Cholesterol Levels Chart

By: HDL Cholesterol Levels Chart LDL cholesterol levels chart

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Friday, 8-Jul-2011 15:10 Email | Share | | Bookmark
Bad and the good Cholesterol

All over the world approximately 17 million people die from heart disease and the bad guy is usually cholesterol. Cholesterol is now being equated as strips of fat or oily substances and it has earned a very nasty public image because of how television presents it to the masses. But cholesterol is very important in the body because without it, we may not even be alive.

There are two types of cholesterol streaming inside our veins: low-density lipoprotein and high-density lipoprotein. Low-density lipoprotein (LDL) is produced by the liver and carries cholesterol through out the body for biochemical processes like hormone production. On the other hand, HDL or high-density lipoprotein scour the body for excess cholesterol and takes it to the liver to be eliminated from the body. You can determine how much HDL and LDL you have by a simple blood exam and then you can compare it to a Cholesterol Levels Chart to determine if you have the right amount circulating in your body.

A cholesterol reading of 200mg/dl or less is considered normal. But as the number increases, the risk in developing heart disease and stroke also increases. As for LDL cholesterol levels chart, having an LDL reading of less than 130mg/dl is considered normal. In contrast, if you registered an HDL level of more than 60mg/dl in your standard HDL cholesterol levels chart then you have a lot of those micro machines working to get rid of excess cholesterol in your body. All these charts are a helpful guide in determining overall health and appropriate treatment and preventive measures.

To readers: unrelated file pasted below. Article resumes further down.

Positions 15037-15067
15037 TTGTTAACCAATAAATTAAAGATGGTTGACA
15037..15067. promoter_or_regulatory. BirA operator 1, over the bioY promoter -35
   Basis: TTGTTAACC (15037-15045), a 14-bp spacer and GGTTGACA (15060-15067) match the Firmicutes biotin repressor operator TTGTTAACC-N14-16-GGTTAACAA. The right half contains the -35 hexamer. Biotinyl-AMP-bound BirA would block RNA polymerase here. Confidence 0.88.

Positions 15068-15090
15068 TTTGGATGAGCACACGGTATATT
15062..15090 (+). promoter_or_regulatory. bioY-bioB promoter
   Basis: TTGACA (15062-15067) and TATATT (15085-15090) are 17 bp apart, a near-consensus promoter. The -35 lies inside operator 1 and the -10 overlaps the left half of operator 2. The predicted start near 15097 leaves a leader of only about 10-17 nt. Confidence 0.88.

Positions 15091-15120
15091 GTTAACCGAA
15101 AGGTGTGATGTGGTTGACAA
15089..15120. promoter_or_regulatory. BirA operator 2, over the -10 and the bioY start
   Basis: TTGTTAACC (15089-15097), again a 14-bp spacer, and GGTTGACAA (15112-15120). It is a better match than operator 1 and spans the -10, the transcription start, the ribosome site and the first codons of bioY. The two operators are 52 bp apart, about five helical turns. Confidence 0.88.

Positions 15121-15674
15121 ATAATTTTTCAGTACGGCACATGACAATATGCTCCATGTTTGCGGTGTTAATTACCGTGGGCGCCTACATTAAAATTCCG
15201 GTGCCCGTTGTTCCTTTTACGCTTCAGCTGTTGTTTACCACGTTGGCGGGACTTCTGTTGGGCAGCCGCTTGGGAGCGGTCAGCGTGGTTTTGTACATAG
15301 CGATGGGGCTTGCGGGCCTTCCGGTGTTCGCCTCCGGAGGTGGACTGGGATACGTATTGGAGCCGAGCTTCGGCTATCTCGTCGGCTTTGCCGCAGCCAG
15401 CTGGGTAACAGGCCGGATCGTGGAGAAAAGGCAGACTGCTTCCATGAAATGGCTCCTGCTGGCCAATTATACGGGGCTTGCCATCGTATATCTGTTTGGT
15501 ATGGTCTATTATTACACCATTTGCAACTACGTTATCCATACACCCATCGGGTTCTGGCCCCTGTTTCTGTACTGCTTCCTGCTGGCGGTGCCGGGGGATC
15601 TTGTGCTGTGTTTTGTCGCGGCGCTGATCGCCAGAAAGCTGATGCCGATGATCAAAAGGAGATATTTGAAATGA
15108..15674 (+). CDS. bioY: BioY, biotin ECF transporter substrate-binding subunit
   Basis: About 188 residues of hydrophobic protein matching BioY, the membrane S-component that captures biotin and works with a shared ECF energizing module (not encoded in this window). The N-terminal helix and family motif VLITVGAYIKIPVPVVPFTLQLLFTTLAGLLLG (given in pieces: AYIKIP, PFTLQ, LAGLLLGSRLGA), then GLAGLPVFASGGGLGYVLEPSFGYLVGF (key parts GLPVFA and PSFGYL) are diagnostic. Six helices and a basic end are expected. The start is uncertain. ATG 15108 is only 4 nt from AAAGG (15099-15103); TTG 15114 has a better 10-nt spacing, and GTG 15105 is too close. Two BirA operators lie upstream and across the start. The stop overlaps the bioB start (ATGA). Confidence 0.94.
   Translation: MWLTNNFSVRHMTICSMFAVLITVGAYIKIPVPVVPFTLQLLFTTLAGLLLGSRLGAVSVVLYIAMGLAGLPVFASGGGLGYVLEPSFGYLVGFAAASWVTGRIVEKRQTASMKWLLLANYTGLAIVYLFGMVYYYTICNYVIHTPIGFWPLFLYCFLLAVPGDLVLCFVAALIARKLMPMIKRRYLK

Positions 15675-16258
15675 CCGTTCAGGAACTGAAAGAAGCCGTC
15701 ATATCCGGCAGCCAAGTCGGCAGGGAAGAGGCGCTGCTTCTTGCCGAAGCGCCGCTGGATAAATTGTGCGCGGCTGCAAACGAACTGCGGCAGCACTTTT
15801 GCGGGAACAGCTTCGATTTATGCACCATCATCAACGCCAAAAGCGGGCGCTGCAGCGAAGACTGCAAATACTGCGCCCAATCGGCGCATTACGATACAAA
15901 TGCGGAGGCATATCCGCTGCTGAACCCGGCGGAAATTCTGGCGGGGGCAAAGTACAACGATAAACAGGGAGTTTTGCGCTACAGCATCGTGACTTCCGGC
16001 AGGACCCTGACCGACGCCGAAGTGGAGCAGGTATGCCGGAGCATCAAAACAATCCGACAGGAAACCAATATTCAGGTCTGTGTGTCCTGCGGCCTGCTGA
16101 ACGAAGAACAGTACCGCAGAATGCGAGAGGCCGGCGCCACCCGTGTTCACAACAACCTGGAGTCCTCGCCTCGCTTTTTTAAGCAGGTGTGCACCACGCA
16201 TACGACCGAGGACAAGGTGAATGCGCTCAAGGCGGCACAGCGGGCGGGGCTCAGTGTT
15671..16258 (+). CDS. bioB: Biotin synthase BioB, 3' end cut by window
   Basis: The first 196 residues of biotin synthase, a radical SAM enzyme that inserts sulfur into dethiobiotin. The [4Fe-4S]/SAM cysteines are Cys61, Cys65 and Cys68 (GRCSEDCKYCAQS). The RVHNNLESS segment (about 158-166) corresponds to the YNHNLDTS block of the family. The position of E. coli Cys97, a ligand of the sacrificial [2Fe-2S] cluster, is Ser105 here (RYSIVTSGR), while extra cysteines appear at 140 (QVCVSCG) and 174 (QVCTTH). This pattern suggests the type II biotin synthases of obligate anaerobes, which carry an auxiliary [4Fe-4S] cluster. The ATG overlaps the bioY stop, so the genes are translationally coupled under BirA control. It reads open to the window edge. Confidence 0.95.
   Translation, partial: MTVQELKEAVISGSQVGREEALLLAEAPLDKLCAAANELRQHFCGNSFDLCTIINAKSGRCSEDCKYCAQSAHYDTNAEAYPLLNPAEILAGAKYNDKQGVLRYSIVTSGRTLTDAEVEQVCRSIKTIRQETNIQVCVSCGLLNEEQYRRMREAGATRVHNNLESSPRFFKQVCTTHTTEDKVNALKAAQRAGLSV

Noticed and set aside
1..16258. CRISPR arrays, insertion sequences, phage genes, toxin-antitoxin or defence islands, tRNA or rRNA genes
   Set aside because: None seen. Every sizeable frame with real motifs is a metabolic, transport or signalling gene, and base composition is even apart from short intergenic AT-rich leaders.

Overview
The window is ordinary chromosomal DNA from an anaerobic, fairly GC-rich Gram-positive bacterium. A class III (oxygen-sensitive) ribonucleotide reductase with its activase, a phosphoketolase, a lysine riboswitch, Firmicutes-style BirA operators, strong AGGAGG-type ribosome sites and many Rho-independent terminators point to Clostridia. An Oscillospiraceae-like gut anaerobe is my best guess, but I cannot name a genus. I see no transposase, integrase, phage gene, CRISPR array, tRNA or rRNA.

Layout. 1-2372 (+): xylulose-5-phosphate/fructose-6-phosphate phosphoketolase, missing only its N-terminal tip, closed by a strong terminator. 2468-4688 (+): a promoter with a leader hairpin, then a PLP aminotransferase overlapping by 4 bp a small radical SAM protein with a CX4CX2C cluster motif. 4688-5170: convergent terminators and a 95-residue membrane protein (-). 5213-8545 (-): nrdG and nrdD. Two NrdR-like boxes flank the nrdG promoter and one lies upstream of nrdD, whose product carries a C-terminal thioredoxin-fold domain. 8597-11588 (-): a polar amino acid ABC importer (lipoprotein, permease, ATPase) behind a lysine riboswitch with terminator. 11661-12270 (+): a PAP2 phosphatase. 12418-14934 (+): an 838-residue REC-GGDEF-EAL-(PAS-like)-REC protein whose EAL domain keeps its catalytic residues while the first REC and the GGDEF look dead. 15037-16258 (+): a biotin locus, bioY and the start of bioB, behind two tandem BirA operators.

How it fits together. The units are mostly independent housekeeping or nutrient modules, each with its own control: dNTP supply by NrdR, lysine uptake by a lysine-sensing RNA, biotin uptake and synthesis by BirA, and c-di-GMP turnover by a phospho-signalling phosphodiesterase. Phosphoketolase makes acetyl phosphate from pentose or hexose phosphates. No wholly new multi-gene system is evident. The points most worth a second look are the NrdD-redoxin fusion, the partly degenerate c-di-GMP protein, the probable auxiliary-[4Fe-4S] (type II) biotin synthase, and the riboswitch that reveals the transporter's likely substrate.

As mentioned before, LDL is bad cholesterol if you have high levels of the stuff. So obviously, lowering it would be a great first step. Basically, you can maintain normal levels of LDL through proper diet. Foods rich of the stuff are meat most especially in beef and pork; processed foods like ice cream and canned goods have nasty quantities of LDL and other chemicals too. Butter should also be taken in small amounts although margarine is not much of a good substitute because it’s riddled with chemicals. Simply put, limiting fat intake is very important in having normal LDL levels.

In contrast, HDL should be plentiful in your body and eating the right foods will greatly help. So consuming foods rich in Niacin like eggs, omega-3-fatty acids and also monounsaturated fats help increase the levels of HDL circulating in the body.

Combined with exercise, lifestyle changes like avoidance of smoking and a healthy diet, you can achieve a sense of yin and yang of your cholesterol in your body and achieve bodily and arterial zen.


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